1 Corinthians 11:1 AMP Pattern yourselves after me [follow my example], as I imitate and follow Christ (the Messiah).
Paul spoke this sentence to the believers in Corinth. Paul – the one who has been portrayed by many teachers and preachers through the years as proud and arrogant. Paul – the one who has been made out to be a chauvinist. Paul – who went after Christians in every way he could, even going so far as having them killed, attempting to stop the spread of the gospel prior to his dramatic conversion on the road to Damascus. This same Paul has the audacity to say to believers to pattern themselves after him as he imitates and follows Christ. How dare he say that?! Would a humble Christian say that?!
Paul’s confidence appears to many to be self-confidence. His boldness to declare in Acts 20:26, “I am innocent of the blood of all men,” looks like an outright lie to those who know his past. That’s what stops most of us from telling others that we are innocent, or to follow us and imitate our example as we follow Christ. We know the wrongs of our past, and we know others know them, too. We would never consider ourselves good enough, pure enough, or righteous enough, so the last thing we’d want is for others to imitate us. But is that what we are to consider?
Paul was not deceived, in denial, or suffering amnesia. He practiced what he taught, and he taught what the Lord taught him – that we are to leave the past behind (even the positive) and press on toward the mark (Phil. 3:13-14). He understood that when Jesus forgave His sins, they were no longer to be his focus, as they were truly washed away by His blood. He needed but to go forward in the Lord, seeking to know Him more and to make Him known (Phil. 3:10) – not continually re-examining past sins, or receiving the judgments of others who wanted to do so.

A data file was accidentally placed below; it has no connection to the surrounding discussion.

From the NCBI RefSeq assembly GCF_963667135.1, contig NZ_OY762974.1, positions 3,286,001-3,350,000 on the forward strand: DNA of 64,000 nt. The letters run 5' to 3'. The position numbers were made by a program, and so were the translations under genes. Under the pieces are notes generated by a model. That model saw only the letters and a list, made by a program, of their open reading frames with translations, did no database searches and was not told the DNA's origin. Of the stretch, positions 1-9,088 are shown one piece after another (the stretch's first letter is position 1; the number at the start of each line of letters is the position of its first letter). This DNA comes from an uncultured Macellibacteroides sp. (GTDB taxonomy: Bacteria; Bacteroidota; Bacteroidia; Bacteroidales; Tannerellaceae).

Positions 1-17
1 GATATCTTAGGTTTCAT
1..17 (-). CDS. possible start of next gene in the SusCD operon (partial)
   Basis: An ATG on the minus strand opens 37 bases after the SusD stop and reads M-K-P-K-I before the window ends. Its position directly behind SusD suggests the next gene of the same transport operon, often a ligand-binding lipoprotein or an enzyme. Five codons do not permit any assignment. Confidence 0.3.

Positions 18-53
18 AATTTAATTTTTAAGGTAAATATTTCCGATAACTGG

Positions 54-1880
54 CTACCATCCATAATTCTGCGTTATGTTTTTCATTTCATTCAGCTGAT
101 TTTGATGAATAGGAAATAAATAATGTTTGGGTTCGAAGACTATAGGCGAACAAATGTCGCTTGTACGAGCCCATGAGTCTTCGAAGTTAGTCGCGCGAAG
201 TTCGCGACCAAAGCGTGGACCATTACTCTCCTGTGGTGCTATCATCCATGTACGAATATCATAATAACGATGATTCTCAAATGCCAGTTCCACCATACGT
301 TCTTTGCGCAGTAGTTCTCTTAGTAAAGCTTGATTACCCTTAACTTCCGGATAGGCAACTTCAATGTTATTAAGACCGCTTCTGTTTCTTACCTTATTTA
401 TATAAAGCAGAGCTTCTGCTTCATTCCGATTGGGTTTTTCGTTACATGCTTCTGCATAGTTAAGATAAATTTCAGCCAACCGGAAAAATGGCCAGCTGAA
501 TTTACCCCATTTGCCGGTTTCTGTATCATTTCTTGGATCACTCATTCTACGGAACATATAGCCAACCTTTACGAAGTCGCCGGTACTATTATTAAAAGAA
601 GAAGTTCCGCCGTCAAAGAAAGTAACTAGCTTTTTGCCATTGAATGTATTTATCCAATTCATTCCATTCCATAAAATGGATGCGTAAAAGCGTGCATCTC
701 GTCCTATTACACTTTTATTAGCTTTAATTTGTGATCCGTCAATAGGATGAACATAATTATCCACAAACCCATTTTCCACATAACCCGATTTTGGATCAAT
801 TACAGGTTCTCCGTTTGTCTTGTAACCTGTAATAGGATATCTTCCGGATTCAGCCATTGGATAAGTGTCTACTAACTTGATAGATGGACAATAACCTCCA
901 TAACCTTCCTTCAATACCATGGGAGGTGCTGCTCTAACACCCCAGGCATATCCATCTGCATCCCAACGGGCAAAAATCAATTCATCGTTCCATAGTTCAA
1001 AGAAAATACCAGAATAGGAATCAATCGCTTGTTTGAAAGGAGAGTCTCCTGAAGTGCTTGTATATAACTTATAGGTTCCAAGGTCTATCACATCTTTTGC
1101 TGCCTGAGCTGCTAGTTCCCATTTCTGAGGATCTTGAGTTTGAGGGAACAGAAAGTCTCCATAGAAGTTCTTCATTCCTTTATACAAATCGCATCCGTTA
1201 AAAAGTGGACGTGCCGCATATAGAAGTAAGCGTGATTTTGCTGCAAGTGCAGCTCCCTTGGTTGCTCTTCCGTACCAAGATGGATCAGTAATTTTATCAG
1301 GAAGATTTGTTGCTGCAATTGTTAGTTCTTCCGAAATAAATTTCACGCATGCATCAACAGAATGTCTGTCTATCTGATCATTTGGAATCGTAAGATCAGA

When Paul called others to imitate him, there was no pride or self-confidence at all. There was complete confidence in Who Jesus Christ is, knowing the power of the Holy Spirit alive in him, enabling him to follow Christ and lead others in the same way. He knew the authority and the righteousness of Christ in him, and that God saw him as righteous because of Christ. His focus was not on his sin, but on the completeness of Christ in him, Who is so much greater than all sin. Jesus called Paul to follow Him and become His disciple, so he chose to do likewise.
As believers, we can have this same confidence in Christ – this same boldness to call others to follow our example. It comes from focusing on our risen Savior, not on our old, fallen nature. It also comes from believing the Word. We have a new nature. We are God’s righteousness, risen with Christ, seated with Him in heavenly realms. It is not based on our feelings, but on His Word and what He has done. He did it for Paul. He’s done it for us. Making disciples means giving them an example to follow. So, like Paul, we can choose to say, “Follow me, as I follow Christ.”